Children between birth and the age of 6 years usually require sedation or a general anesthetic for successful examination by MRI. In the absence of local “best practice” protocols, MRI examinations of children with GD should be carried out in accordance with the guidelines established by the American Academy of Pediatrics and the American Society of Anesthesiologists.
99mTc-Sestamibi accumulation in the bone marrow has been used to assess the severity of bone marrow infiltration by Gaucher cells in adults and results correlate highly with other indicators of systemic disease burden. Despite this technique’s independence from the influence of bone marrow conversion, scintigraphic images are less spatially resolved than MR images, the radiation burden to the growing child is significant, and pediatric normal controls do not exist. Therefore, at present 99mTc-Sestamibi is not an acceptable alternative for assessing or monitoring bone marrow infiltration.
Widely available, relatively inexpensive, and involving low ionizing radiation exposure, DXA is safe, noninvasive, rapid, painless, and the preferred technique for the diagnosis of osteopenia and osteoporosis in adults. DXA is routinely used to evaluate bone mineral density (BMD) in patients with GD and is capable of providing a quantitative assessment of bone involvement and monitoring changes in bone density in response to therapy. DXA is potentially useful for the evaluation of BMD in children with GD, although specific technical and practical issues need to be considered.
Due to the two-dimensional nature of DXA technology, DXA measurements are highly influenced by bone size as well as by bone age and pubertal stage. Therefore, small bone size may be misinterpreted as a low BMD. Since growth retardation, pubertal delay, and decreased body mass are common problems in pediatric GD and may distort measured BMD, these factors must be considered when interpreting the DXA-derived data. With serial measurements in the presence or absence of therapy, normal growth in a child with initially small bones should not be perceived as a false increase in BMD. Additional confounding factors for DXA scans of the hip or lumbar spine include avascular necrosis and vertebral compression fractures respectively, both of which may occur with GD. Awareness of these potential influences on BMD measurements obtained by DXA can prevent misinterpretation and improve the clinical usefulness of these data.
In adults DXA measurements are reported as T-scores, which represent the number of standard deviations from the mean BMD of a reference group of normal gender-matched individuals in the age range (3rd decade) during which BMD peaks. T-scores are not applicable for individuals under the age of 20 years; measurements made in children are reported as age- and gender-matched Z-scores. Although Z-scores cannot diagnose osteopenia or osteoporosis, a Z-score below −2.0 or above 0.0 represents a value outside the normal range.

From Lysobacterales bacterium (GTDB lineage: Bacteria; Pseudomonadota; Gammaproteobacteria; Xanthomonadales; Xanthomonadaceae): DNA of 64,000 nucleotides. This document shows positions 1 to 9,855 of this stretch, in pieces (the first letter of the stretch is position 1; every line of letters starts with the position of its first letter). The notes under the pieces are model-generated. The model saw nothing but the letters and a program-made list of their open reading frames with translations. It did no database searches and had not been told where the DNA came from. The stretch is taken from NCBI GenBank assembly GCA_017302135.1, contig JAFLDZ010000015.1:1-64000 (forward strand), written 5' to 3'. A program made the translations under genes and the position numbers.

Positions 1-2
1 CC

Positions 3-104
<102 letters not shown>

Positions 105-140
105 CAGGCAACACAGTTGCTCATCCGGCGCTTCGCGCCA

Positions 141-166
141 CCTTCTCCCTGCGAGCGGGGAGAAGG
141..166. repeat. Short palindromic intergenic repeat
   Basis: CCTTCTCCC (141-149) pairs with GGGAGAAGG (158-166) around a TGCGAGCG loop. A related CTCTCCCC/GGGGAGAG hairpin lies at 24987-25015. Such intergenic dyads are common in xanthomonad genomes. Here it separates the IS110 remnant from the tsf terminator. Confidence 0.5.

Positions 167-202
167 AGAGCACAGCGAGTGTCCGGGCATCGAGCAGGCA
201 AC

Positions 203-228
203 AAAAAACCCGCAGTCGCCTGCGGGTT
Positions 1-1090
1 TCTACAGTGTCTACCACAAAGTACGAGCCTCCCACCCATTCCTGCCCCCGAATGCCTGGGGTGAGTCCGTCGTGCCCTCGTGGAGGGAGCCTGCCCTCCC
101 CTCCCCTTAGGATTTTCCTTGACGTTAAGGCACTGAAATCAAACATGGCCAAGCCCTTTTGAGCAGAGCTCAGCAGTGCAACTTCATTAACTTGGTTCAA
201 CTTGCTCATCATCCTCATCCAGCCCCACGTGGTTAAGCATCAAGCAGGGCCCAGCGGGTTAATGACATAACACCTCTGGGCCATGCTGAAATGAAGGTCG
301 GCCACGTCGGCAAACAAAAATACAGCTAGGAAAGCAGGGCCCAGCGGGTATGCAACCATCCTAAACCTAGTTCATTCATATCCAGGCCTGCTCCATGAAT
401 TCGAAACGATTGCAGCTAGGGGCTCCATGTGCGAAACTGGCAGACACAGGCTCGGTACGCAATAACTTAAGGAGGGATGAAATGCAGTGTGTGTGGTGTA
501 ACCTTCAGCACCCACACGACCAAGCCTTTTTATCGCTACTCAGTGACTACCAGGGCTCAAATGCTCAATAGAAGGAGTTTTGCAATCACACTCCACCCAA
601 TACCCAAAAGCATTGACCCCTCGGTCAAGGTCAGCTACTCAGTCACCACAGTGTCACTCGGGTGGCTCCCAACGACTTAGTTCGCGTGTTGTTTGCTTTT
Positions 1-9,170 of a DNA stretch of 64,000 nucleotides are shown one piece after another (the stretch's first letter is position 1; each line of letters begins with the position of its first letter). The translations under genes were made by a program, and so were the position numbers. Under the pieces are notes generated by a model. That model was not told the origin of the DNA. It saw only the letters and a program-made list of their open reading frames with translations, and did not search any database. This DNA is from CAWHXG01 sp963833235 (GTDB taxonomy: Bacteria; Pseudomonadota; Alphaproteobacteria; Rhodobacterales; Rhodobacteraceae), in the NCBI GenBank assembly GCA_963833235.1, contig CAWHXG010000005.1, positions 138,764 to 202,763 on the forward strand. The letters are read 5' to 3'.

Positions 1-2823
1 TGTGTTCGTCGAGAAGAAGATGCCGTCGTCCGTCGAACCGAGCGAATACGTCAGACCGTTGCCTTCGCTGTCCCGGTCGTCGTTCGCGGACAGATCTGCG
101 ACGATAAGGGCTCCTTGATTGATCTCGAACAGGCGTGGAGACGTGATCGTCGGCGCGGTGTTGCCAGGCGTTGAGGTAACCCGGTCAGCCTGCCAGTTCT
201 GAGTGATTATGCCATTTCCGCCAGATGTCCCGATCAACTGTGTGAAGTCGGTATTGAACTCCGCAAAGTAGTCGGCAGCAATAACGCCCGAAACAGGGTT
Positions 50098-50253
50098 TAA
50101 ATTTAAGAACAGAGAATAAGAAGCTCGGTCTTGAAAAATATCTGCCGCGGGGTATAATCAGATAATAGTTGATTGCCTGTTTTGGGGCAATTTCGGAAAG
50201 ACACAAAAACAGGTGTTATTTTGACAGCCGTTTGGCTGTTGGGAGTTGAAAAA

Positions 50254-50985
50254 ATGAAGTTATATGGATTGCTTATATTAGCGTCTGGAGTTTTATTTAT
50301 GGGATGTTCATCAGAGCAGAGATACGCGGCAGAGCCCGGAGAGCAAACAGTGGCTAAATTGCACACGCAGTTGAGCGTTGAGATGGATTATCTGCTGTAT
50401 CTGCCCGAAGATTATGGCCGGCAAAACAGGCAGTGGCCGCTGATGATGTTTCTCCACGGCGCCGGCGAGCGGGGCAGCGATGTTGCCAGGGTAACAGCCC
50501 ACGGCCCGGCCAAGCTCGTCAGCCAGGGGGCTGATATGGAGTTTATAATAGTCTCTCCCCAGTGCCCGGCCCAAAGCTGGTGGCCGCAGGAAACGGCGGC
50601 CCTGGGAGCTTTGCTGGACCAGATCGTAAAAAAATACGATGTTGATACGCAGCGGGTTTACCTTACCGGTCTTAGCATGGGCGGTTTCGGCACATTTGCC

The clinical usefulness of DXA in children with GD depends on access to appropriate software for data analysis, normative pediatric data, and familiarity with the correct methods of reporting measurements. The major DXA manufacturers currently provide pediatric reference data of BMD versus chronological age, and gender- and ethnicity-specific reference data for healthy European and North American children have recently been published for the assessment of BMD measured by DXA [8, 9]. However, standards for adjusting BMD on the basis of bone size, pubertal stage, skeletal maturity, and body composition are also needed. Furthermore, correlations between DXA-derived data and the likelihood of developing fractures would increase the usefulness of DXA for the evaluation of BMD in children with GD.
Unlike DXA, quantitative computed tomography (QCT) can assess bone density independently of bone size, allowing measurement of the actual volumetric density of a specific compartment and eliminating the potentially confounding factors of growth retardation and pubertal delay observed in some pediatric Gaucher patients. However, few pediatric studies using this technique and no standard analyses are available, and QCT of the spine results in considerable radiation exposure. Therefore, QCT currently cannot be recommended for use in children.
We recommend the following guidelines as appropriate for monitoring skeletal manifestations in children with type 1 or type 3 GD.
The American Academy of Pediatrics and the American Society of Anesthesiologists provide guidance to facilitate the administration of sedation, if needed, in the safest manner possible.
Dual-energy X-ray absorptiometry measurements from children (males or females < 20 years of age) with GD should be interpreted and reported in accordance with the recommendations and caveats provided by the International Society for Clinical Densitometry :
Although widely available and relatively inexpensive, we do not recommend the routine or exclusive use of conventional radiography due to its high burden of radiation and lack of sensitivity and specificity.
Support for the meeting was provided by Genzyme Corporation. The opinions and recommendations of this article do not necessarily reflect the opinion of the company. The authors acknowledge assistance with preparation of the manuscript from Carolyn Sawyer, PhD (Genzyme Corporation).